Disabled people face multiple personal, environmental and social barriers that interfere with leading a physically active lifestyle. Thus, there is an urgent need for behaviour change interventions to increase physical activity (PA) by specifically addressing the situations of disabled people, and barriers to participation. This original meta-synthesis of qualitative research was undertaken to explore participants' experiences and perceptions of PA-enhancing interventions for adults with physical impairments resulting in mobility limitations. Published articles were identified through a rigorous systematic search. Based on the inclusion/exclusion criteria, 10 articles were included for review. Following a critical appraisal of the articles, methods of thematic synthesis were drawn upon to generate overarching concepts through interpretation and conceptual synthesis. Seven interrelated concepts were constructed representing both components and outcomes of the interventions. These were (i) Diversity of interventions; (ii) Importance of communication; (iii) Need for social support; (iv) Behavioural strategies; (v) Gaining knowledge; (vi) Re-framing thoughts about exercise and the self and (vii) Health and well-being. The results revealed that a combination of informational, social and behavioural interventions is perceived as crucial for PA initiation and maintenance. Furthermore, key elements of effective intervention design and implications for policies and practices to increase PA participation are proposed.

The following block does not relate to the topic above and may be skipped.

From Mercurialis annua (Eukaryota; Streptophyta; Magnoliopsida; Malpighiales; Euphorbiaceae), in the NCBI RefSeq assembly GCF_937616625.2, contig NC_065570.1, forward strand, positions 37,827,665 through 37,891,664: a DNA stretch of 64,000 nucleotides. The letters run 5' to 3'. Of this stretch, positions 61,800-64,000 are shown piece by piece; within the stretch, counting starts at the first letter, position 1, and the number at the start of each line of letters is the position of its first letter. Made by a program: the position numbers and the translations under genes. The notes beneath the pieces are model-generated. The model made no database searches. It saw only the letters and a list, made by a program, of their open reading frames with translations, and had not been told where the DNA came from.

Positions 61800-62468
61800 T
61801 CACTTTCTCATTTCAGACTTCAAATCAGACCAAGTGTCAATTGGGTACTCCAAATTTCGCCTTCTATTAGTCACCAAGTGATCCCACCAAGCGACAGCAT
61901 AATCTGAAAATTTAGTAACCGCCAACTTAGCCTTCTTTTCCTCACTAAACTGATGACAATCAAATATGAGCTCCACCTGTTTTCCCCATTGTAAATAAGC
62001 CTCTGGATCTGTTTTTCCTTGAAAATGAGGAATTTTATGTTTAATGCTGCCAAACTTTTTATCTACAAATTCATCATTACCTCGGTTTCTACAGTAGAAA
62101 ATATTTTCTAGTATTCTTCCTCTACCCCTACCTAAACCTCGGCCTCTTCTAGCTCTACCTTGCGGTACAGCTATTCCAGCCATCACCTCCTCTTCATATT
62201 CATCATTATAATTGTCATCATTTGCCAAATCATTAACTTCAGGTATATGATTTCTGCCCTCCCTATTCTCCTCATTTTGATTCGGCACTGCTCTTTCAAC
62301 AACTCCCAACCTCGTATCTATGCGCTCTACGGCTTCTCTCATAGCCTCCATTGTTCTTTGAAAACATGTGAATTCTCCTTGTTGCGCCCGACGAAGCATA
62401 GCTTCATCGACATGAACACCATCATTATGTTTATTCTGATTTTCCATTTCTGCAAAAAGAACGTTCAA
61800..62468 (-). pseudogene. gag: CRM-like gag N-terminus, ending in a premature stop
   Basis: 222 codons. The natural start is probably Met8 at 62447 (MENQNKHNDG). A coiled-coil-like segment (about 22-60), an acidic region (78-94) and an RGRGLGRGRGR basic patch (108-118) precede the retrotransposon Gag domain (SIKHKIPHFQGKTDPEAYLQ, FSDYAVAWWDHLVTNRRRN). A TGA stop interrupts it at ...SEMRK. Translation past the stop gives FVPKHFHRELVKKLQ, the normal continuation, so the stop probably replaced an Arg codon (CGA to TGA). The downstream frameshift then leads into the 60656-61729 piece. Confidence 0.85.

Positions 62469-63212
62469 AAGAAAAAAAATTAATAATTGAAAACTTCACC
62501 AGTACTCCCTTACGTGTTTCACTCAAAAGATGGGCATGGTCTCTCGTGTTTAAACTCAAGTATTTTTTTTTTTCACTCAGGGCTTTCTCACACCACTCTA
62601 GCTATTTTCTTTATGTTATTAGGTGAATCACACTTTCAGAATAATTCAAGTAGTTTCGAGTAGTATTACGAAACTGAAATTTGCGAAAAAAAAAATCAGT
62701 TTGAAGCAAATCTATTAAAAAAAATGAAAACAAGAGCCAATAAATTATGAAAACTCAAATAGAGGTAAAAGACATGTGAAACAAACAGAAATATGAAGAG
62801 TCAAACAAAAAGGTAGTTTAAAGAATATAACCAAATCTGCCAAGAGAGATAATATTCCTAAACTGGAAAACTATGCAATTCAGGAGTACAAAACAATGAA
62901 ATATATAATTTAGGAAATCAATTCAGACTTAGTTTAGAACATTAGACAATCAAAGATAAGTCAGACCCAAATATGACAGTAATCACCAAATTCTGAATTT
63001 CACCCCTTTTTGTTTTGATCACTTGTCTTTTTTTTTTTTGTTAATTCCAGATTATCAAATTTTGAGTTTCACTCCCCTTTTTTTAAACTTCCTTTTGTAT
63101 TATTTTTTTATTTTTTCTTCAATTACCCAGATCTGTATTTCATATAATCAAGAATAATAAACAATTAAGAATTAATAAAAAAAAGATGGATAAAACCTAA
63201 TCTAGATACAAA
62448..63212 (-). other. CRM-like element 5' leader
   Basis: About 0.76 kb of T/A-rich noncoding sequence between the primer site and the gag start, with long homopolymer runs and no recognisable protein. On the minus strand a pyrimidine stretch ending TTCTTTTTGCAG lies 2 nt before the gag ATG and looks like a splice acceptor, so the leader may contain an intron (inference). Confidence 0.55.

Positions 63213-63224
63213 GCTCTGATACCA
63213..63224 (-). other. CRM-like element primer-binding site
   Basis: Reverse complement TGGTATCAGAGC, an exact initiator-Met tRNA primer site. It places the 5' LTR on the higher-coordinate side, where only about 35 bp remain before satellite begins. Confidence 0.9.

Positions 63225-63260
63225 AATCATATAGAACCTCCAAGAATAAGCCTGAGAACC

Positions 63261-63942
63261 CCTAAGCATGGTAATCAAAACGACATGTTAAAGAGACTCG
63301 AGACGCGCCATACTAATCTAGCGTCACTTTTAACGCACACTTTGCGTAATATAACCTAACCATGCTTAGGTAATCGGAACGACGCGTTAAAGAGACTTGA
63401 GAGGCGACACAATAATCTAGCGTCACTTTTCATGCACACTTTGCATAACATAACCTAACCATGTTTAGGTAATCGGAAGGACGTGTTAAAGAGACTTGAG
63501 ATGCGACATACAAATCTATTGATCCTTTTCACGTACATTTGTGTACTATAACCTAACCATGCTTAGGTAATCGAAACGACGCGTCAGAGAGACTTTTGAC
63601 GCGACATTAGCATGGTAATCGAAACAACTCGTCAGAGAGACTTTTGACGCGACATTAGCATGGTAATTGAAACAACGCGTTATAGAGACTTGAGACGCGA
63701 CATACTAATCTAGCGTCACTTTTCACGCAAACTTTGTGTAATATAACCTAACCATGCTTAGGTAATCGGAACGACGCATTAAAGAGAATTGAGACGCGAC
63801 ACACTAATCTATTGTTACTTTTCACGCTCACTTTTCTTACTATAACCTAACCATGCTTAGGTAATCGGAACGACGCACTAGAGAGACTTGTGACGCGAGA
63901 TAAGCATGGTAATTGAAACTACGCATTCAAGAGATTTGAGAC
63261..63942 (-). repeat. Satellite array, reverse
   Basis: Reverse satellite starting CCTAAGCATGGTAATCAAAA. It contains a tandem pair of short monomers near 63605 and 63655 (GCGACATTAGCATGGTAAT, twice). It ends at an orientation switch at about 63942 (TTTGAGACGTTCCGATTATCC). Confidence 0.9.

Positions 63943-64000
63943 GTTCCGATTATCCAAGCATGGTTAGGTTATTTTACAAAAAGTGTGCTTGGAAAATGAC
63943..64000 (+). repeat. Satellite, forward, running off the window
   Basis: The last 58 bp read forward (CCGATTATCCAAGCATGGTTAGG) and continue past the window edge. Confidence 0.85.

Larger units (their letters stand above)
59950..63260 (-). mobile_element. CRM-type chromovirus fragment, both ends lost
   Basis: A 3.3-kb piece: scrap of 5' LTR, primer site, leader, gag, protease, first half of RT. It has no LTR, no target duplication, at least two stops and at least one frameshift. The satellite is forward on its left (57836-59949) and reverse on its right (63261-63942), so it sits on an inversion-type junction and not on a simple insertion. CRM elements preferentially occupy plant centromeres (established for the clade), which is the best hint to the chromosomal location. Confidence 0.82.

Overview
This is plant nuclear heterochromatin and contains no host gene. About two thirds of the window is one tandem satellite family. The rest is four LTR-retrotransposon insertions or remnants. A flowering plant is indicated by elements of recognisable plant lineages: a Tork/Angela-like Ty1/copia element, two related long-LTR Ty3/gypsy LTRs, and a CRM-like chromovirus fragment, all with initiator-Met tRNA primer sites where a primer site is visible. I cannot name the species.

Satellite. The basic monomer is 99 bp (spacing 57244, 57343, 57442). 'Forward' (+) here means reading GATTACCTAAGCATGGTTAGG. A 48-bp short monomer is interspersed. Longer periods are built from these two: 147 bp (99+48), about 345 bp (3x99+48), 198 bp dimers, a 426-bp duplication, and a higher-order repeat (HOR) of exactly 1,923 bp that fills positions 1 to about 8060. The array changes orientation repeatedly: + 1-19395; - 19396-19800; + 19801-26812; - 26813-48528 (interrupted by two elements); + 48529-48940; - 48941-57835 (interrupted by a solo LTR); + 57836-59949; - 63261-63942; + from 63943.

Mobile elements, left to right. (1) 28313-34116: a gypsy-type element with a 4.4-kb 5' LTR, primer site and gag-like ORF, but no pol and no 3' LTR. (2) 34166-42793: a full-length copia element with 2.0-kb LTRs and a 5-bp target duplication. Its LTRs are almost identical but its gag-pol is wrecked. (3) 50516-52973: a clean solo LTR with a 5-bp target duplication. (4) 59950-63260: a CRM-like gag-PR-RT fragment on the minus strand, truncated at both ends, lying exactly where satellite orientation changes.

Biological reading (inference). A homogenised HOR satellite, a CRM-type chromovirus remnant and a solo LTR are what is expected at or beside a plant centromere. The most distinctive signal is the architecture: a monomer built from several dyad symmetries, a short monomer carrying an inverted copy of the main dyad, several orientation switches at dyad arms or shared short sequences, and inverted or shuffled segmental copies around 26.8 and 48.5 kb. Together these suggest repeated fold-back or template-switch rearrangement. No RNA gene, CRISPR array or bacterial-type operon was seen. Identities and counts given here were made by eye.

Keywords: Disability; behaviour change interventions; meta-synthesis; physical activity; qualitative.